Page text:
This morning’s Scripture begins with a sound moment. As the scripture begins this morning, we hear that Eli and Samuel are living in a time when the Word of God has become rare. The Word of God – the Word that spoke everything into being – the Word that called the people out of Egypt – the Word that guided the community through the wilderness – the Word of God that has always been there – has become rare.

 What does that sound like?


Maybe first we should give some context and say that this is an in-between time in the Old Testament.  The people have escaped from slavery – survived their 40 years in the wilderness – and after they cross the Jordan, they try to govern themselves – to pick leaders for themselves. And it doesn’t go well. They keep picking lousy leaders.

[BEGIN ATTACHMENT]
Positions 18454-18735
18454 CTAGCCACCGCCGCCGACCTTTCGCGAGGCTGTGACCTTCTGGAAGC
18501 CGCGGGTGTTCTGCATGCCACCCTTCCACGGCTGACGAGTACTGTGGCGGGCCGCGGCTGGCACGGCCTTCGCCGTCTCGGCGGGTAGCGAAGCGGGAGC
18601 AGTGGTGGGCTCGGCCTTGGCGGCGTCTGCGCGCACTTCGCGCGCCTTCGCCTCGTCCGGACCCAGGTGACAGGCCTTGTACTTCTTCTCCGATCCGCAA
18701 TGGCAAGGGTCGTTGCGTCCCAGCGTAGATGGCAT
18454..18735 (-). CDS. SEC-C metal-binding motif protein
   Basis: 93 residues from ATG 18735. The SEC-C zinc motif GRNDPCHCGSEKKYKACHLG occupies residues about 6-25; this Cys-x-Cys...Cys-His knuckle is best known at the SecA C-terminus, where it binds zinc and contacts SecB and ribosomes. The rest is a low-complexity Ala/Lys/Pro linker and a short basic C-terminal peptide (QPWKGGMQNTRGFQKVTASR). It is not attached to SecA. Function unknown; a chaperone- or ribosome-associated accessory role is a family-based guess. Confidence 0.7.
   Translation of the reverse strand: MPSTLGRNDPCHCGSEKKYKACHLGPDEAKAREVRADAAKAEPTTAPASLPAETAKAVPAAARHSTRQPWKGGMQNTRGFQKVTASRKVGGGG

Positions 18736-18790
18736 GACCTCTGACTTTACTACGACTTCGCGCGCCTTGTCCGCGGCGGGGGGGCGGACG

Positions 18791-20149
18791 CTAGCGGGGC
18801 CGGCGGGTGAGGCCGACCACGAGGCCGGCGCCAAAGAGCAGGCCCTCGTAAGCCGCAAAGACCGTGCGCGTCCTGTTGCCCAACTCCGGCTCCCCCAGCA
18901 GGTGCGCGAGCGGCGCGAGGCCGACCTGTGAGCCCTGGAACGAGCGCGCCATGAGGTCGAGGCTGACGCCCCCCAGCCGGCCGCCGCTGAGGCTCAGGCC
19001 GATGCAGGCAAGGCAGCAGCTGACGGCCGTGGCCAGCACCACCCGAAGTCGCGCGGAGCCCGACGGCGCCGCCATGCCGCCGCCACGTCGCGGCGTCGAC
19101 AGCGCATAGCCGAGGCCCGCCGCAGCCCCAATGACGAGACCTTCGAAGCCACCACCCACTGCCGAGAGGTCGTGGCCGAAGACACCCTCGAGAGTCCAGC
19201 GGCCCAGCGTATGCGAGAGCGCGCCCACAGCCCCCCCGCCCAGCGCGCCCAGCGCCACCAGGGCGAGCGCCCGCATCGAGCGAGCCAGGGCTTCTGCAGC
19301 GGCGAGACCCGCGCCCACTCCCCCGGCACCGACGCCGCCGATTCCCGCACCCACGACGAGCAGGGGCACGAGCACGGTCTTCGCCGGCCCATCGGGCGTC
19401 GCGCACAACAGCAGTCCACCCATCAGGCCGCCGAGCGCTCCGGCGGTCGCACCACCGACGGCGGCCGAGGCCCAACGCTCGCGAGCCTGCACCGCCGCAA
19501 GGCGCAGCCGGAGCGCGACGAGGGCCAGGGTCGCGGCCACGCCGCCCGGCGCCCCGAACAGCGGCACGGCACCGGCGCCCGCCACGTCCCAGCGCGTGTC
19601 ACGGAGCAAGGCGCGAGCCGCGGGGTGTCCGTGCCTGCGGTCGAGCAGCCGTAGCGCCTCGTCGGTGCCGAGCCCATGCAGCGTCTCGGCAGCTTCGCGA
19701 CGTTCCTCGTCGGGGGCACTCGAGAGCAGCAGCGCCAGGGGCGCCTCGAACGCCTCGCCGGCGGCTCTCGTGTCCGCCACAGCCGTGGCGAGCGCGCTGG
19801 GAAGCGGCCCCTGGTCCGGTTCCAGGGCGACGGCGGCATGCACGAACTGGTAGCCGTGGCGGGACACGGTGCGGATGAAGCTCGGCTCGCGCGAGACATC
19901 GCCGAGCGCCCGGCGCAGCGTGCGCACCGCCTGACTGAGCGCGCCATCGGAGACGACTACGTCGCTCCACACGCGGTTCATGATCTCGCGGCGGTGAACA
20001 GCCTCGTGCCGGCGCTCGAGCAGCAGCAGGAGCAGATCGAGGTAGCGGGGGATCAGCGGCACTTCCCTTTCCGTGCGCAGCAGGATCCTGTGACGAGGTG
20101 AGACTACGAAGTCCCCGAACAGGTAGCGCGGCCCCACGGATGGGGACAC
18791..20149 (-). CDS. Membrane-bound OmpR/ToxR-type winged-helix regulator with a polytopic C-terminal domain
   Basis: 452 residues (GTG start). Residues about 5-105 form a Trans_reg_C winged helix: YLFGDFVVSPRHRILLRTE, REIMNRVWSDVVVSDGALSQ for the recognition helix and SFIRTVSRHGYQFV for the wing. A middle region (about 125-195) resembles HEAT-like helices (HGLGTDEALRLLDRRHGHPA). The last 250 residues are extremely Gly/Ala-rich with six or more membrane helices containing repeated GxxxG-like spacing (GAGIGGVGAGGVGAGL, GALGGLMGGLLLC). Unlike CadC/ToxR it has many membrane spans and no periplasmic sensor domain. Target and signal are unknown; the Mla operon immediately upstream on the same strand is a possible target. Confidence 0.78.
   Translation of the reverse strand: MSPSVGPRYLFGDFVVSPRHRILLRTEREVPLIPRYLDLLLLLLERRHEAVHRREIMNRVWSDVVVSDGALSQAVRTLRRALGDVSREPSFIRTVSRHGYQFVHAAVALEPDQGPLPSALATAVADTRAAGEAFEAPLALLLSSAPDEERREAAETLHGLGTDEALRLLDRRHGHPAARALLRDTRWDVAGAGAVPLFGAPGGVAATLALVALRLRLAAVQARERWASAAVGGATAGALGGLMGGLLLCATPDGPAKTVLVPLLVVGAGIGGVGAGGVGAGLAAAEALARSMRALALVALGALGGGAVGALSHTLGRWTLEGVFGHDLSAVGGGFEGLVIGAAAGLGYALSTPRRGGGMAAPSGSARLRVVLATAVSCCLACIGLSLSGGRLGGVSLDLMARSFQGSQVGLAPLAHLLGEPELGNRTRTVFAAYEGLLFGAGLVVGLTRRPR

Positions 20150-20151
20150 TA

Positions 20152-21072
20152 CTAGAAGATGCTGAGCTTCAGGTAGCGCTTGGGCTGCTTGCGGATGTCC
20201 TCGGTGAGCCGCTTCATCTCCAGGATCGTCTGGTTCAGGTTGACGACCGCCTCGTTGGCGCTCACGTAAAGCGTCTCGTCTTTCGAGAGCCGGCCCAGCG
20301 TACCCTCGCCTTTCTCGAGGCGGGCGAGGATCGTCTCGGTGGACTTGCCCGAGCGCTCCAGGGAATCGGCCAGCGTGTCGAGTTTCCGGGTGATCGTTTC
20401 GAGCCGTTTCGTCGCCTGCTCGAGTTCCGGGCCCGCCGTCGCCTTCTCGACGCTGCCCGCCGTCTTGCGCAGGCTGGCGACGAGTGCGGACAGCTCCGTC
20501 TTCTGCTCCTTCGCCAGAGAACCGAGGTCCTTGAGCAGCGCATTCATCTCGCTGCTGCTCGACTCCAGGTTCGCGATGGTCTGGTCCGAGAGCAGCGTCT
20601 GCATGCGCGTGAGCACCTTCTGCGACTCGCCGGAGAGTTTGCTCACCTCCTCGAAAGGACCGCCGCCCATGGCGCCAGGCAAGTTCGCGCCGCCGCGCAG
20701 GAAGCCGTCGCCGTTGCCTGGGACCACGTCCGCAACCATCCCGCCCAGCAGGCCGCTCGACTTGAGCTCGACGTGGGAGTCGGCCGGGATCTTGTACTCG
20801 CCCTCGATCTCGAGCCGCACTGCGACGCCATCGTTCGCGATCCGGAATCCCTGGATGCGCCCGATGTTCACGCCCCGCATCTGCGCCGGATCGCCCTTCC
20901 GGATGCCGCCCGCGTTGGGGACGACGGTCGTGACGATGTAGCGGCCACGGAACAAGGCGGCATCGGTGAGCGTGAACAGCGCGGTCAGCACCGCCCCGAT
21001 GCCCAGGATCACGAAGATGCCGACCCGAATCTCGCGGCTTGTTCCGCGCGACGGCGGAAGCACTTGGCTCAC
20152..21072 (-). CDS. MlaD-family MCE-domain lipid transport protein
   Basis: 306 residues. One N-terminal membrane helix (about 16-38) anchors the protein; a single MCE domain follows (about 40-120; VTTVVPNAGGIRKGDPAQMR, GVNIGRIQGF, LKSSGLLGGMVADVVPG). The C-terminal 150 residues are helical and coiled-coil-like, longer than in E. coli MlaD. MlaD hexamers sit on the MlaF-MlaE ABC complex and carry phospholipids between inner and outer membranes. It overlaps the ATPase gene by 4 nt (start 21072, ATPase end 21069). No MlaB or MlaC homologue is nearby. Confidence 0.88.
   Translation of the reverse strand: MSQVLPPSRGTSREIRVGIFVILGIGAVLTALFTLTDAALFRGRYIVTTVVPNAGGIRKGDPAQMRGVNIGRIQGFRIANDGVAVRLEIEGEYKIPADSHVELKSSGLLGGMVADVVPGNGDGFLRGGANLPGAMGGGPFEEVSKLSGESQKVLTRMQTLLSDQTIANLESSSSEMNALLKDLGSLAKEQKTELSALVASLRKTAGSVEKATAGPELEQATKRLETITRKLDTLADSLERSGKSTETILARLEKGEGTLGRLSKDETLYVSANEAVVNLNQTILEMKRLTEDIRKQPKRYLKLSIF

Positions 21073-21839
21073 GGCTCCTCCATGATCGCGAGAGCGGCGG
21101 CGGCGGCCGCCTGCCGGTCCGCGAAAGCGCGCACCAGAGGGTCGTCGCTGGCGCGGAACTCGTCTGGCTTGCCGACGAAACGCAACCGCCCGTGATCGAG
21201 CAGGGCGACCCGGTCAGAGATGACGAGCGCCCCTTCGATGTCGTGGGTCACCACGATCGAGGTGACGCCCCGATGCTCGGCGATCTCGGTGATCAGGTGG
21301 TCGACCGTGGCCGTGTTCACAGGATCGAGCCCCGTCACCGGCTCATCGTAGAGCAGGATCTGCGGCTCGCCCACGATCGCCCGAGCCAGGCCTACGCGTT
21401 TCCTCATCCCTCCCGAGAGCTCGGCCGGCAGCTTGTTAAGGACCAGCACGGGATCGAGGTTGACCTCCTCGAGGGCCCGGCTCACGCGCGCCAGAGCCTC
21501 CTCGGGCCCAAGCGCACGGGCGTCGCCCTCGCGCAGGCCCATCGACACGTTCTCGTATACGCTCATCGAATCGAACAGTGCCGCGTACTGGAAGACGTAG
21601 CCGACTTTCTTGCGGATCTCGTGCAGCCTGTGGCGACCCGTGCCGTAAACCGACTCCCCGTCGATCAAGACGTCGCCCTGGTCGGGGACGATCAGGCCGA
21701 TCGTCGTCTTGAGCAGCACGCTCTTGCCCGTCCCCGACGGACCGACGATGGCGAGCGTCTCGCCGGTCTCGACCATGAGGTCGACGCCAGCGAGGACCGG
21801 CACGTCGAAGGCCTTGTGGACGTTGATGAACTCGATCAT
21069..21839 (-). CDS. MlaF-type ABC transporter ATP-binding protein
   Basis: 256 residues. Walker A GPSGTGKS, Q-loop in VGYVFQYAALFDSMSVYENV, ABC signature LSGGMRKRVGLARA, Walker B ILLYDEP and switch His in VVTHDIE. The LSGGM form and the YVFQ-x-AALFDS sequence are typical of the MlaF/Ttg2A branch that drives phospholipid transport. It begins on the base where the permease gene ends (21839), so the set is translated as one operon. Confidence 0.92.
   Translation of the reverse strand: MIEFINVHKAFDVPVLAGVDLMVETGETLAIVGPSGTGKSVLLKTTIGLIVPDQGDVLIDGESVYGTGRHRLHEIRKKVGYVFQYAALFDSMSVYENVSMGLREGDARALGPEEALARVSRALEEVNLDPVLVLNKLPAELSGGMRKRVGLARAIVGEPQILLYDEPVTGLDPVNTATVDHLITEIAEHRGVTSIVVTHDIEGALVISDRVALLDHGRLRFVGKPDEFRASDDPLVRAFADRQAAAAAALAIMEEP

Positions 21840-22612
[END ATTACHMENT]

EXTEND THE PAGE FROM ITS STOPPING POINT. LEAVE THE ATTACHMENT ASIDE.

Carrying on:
Basically, a series of tribal leaders rise up – one after the other – and again and again, it's the same thing. The tribal leader – they are called “judges,” but that’s a misnomer – the new leader rises up – becomes corrupt – abuses power – and their world descends into violence and chaos. And then another judge – another tribal leader rises up – becomes corrupt – abuses power – and their world descends into violence and chaos. And as this story opens, it’s the same old story – this time it’s Eli’s sons who have risen to corrupted power. Again and again, all this just drones on and on.


In those days, the Word of God became rare, and visions were no more. What does that sound like – when the Word of God becomes rare?

·      Is it just silence? Does God just throw up their hands and say, “I’m done”? [SILENCE]

·      Is it silence – or is it more like the sound that TV stations used to make when they went off that air at night?[4] Does the world eventually just fade into to the dull drone of a static hum?